Mountain bike trail difficulty rating system
In order to provide fun and challenge for bike park or trail system visitors, trails of different difficulty levels are developed. To inform visitors about the required skill level for each trail and encourage them to use trails that match their skills, an appropriate trail difficulty rating system should be implemented.
Apart from skills parks and trail filters or qualifiers, an effective trail rating system will significantly contribute to:
- Managing risks and reducing the injuries
- Providing crucial information regarding trails to visitors
- Providing a better user experience
- Encouraging step-by-step progression
The base for trail difficulty rating is International Trail Marking System, like in skiing, however, there are no trail rating systems in mountain biking that would be spread worldwide, as these systems often vary from country to country. A variety of trail rating systems have contributed to confusion among bike park visitors who often do not recognize symbols that mark trail difficulty or are surprised by different trail rating systems. Apart from that, some resorts use their own symbols to mark different levels, which brings even more confusion to the visitors from more distant locations and abroad.
It would be beneficial for everyone and especially trail users to develop a uniform system for trail rating at least in the wider European area.
Regardless of the confusion caused by different trail rating systems, in our opinion, the most advanced trail rating system has been developed by the International Mountain Bike Association (IMBA), which provides an accurate classification of trails according to the:
- Treadth width
- Treadth surface
- Maximum and average trail grade
- Natural obstacles and technical trail features.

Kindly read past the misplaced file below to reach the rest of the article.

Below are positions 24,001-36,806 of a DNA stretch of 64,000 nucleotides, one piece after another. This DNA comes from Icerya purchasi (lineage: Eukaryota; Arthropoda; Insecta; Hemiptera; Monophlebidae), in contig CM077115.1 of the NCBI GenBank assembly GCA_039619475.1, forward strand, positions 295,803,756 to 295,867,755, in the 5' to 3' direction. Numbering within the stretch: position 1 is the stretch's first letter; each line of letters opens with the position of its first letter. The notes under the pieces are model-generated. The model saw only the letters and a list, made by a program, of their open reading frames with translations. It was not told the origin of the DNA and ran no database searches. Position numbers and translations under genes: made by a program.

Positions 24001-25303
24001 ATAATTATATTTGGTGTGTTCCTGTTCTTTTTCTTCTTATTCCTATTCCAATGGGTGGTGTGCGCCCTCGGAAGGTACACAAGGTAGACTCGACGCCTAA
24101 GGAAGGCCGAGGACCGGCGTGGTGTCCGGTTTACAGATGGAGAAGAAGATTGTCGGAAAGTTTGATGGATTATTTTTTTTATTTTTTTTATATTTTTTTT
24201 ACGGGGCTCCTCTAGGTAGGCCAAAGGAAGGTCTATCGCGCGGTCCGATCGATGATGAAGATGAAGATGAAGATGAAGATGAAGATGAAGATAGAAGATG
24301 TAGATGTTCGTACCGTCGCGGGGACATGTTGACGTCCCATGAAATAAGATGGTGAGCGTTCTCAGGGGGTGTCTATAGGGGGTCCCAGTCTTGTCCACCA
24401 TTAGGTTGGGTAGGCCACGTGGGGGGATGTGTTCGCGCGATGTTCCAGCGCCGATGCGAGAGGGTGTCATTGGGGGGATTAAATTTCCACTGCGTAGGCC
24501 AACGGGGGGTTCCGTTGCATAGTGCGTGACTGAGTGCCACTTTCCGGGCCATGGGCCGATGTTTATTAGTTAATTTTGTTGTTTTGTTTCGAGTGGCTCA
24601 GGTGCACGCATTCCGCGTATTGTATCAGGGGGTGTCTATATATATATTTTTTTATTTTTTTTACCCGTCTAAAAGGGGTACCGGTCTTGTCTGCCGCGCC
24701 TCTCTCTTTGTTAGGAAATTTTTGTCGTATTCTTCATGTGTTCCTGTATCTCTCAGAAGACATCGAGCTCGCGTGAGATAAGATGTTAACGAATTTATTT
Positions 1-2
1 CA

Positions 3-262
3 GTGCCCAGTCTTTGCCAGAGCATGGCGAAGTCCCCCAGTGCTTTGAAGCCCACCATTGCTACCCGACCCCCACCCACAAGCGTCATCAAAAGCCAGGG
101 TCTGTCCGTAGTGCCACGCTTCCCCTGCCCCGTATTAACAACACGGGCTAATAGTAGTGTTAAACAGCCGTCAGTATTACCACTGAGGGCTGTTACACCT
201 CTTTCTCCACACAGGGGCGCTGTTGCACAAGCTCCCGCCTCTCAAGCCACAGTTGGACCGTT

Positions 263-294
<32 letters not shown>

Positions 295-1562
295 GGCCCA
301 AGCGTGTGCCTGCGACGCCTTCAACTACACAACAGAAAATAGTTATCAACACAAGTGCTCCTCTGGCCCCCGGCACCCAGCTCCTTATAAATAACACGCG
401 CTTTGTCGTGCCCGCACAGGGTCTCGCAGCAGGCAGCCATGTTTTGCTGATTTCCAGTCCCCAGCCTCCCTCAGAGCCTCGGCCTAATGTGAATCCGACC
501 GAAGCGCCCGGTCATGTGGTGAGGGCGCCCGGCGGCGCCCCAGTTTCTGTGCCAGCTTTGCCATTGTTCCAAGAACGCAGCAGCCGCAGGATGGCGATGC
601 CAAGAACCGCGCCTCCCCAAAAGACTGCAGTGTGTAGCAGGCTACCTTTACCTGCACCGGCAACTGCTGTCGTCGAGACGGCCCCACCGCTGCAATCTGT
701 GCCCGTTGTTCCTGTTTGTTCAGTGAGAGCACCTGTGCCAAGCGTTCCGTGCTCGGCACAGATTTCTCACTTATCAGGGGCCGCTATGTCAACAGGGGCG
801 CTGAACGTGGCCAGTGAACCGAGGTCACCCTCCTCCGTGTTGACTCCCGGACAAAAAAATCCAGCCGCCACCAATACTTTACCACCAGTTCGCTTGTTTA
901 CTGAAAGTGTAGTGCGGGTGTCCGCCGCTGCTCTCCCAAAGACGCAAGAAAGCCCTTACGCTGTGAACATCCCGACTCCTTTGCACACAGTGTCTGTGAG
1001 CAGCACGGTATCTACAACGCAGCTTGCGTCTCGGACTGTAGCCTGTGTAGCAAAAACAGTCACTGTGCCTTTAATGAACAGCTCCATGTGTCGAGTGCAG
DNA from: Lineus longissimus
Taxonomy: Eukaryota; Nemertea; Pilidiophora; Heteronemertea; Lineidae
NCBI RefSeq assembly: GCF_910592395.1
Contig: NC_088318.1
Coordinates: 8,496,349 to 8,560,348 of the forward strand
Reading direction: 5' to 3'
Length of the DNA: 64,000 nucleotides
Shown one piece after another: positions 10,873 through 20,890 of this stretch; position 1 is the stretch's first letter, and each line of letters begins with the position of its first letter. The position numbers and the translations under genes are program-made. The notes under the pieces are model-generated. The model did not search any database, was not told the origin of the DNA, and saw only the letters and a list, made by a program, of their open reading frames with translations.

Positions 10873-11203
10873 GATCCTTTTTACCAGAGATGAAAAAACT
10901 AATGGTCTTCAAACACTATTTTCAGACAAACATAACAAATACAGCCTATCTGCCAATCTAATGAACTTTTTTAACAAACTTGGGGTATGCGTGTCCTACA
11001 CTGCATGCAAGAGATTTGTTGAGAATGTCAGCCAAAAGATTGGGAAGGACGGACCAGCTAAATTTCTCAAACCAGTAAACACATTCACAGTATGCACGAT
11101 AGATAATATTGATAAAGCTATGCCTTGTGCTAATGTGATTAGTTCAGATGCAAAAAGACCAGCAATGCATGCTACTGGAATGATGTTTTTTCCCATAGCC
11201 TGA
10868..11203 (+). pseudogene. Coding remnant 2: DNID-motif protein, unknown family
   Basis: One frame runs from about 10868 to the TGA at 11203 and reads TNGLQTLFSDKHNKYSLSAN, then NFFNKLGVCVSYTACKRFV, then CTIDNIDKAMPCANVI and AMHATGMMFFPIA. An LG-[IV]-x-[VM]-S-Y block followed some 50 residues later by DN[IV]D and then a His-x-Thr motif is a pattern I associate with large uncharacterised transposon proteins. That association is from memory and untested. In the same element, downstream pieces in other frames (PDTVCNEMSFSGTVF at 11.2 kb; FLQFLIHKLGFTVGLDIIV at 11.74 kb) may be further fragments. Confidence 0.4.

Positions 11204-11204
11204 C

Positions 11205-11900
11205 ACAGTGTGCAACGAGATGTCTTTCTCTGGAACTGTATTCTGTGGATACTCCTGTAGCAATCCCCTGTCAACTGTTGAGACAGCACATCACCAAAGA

According to these parameters, trails are separated into five levels of difficulty:
- Easiest (white circle)
- Easy (green circle)
- More difficult (blue square)
- Very difficult ( black diamond)
- Extremely difficult (double black diamond)
As the system developed by IMBA is based on the symbols that are more common in North America, the system developed by the Forestry Commission of Great Britain provides a good example of the adaptation of the IMBA system to European systems and symbols known from skiing.
As no trail rating is completely objective, the rating should not be rigorously based on trail systems but should be rated relative to other trails in the region and based on personal experiences, common sense, and input of trail visitors, who will provide valuable feedback on the accuracy of your rating. For example, the trail often seems to be more difficult for some users because of psychological challenges based on the terrain along the trail. Trail rating should consider only the technical difficulty of the trails, however physical exertion of the trails can be shown through trail length and elevation. Individual judgment is also required as trails do not always fit into one category by all parameters and it has to be decided which parameters will prevail.
Trail ratings are useless unless the difficulty of each trail is properly and adequately marked along the trail and also displayed on the maps of trail systems so that the users can plan ahead and are encouraged to choose the trails that match their skills. Apart from the signage of the trail rating, the features on trails such as drop, jumps, etc., and optional lines should also be marked to inform the users about the upcoming obstacles.
Efficient trail rating will provide information that will encourage the users to use the trails that match their skills. This will make all users more satisfied as they will be directed to the trails where they will feel comfortable and will not cause distractions to more advanced and faster users. And as you know satisfied users will return more often and would spend more money!